With nearly everyone’s eyes on the government shutdown and looming debt ceiling deadline, the bond market has been making some subtle moves over the last four weeks. The September announcement by the Federal Reserve that they are full-steam ahead on their asset purchase programs caused a snapback rally in nearly every fixed-income sector.
Prior to that event, interest rates had been on a meteoric rise that rivaled any such bond market volatility since the mid-1990’s. That caused many income investors to shun their beloved bond ETFs and mutual funds in favor of cash, dividend paying stocks, or other short-term instruments. However, we are starting to see a semblance of order return to bonds that should be evaluated in the context of whether or not this is a short-term gift to be sold or an intermediate term opportunity to be captured.
The answer is not as easy pointing to one or the other. Each sector of the bond market offers its own unique opportunities and risks that ripple beneath the surface like a shadowy predator. By analyzing areas of strength and weakness, we can determine what segments offer the best value given the amount of interest rate, credit, and other risks.
1. High Yield Continues Its Hot Streak – One area of the bond market that has been on fire this year is short-duration high yield bonds which have continued to crank out substantial income with low volatility. One of my favorite ETFs to access this space is via the PIMCO 0-5 Year High Yield Bond ETF (HYS) which is currently trading near its 52-week highs. The current yield on this ETF is 4.39%.
The advantage of choosing shorter duration high yield is that you are further insulated from interest rate risk in the event that we see another move higher in bond yields. The greater danger to this sector is a stumble in the economy which would deteriorate the credit fundamentals of the companies that issue high yield bonds. That is why I am avoiding longer duration securities such as the iShares High Yield Corporate Bond ETF (HYG). Right now, the benefit of a slightly higher yield just does not match the risk of a more substantial price decline in the event that this sector falls out of favor.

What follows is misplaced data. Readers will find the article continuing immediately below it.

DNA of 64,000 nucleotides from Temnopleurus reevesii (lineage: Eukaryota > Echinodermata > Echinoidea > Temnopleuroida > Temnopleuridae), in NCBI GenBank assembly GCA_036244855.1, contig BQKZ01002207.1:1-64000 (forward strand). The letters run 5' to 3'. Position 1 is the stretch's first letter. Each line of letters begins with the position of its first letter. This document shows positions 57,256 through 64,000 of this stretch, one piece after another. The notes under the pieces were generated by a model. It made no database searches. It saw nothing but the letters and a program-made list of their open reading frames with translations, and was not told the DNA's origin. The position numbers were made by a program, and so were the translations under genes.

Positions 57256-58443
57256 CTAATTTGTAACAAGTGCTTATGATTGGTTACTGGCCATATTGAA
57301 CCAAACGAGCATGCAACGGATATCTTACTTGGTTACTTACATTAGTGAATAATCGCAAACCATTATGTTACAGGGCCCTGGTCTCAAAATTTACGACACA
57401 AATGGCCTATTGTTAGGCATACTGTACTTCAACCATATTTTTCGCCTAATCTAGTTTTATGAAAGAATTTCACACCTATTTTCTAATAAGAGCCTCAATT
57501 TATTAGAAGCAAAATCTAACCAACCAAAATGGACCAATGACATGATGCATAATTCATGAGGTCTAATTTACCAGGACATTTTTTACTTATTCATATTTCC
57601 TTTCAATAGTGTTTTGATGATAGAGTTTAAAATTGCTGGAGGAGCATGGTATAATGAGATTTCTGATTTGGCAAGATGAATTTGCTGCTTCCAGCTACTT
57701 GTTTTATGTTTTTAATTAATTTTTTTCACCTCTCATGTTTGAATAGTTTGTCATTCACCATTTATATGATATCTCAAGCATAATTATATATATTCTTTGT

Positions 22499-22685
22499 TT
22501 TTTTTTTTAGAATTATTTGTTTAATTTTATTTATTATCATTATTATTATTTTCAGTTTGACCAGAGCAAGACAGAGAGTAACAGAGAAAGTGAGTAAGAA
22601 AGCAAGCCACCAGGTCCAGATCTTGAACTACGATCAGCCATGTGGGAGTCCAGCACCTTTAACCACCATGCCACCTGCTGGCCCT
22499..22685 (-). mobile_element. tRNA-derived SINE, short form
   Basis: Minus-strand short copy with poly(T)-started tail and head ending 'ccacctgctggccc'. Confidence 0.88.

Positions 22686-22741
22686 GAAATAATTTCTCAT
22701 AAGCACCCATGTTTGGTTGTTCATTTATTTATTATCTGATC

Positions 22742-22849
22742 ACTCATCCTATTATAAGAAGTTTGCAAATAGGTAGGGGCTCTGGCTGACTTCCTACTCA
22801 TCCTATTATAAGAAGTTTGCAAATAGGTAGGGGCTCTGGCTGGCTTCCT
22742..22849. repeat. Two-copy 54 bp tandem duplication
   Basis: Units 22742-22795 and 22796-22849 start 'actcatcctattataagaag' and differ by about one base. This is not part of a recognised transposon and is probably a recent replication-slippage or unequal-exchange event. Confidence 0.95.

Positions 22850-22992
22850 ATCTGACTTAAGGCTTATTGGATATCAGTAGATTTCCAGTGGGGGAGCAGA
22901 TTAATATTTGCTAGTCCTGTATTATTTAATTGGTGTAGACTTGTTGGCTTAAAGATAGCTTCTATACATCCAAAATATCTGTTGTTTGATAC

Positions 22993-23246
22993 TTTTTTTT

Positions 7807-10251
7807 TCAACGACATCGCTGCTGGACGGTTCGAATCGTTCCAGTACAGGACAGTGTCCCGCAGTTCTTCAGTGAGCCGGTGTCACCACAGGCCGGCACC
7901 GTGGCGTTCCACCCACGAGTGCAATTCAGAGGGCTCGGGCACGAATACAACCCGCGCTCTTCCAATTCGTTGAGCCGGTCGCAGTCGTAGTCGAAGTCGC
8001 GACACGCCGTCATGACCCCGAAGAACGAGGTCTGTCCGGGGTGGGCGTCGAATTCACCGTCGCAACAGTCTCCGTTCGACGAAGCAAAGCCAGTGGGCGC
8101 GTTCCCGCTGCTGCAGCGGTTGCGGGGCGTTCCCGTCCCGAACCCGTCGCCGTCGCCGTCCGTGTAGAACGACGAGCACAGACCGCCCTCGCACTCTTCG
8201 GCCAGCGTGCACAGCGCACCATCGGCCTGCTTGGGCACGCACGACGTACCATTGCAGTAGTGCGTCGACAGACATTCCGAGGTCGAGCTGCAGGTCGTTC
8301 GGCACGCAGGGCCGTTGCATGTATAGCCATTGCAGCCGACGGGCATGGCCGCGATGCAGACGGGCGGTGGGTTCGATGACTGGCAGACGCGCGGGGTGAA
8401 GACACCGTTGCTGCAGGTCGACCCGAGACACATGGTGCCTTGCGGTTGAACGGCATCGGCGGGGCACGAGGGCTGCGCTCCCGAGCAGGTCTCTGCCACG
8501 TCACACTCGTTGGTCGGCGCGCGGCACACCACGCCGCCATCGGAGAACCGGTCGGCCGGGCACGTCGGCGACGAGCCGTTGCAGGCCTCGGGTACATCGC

2. Mortgage Bonds On The Move – One of the areas of the market that was first to begin warning us of potential danger on the horizon back in May were mortgage-backed securities. The iShares MBS ETF (MBB) is one of the larger proxies for this market with over $5 billion in total assets. The bonds held within this portfolio (along with treasuries) are some of the very securities that the Fed has been buying to keep interest rates artificially low.
Since the September decision by the Fed not to taper these asset purchases, MBB has been off to the races and is now trading very close to its long-term 200-day moving average. If this fund can climb above that technical level, it may set the stage for a larger comeback in mortgage securities that would lure additional money back into this space. I typically prefer to play this sector through the expertise of an active manager such as the Doubleline Total Return Fund (DBLTX). I have found the expertise in research, security selection, and risk management to be well worth the slightly higher management fee.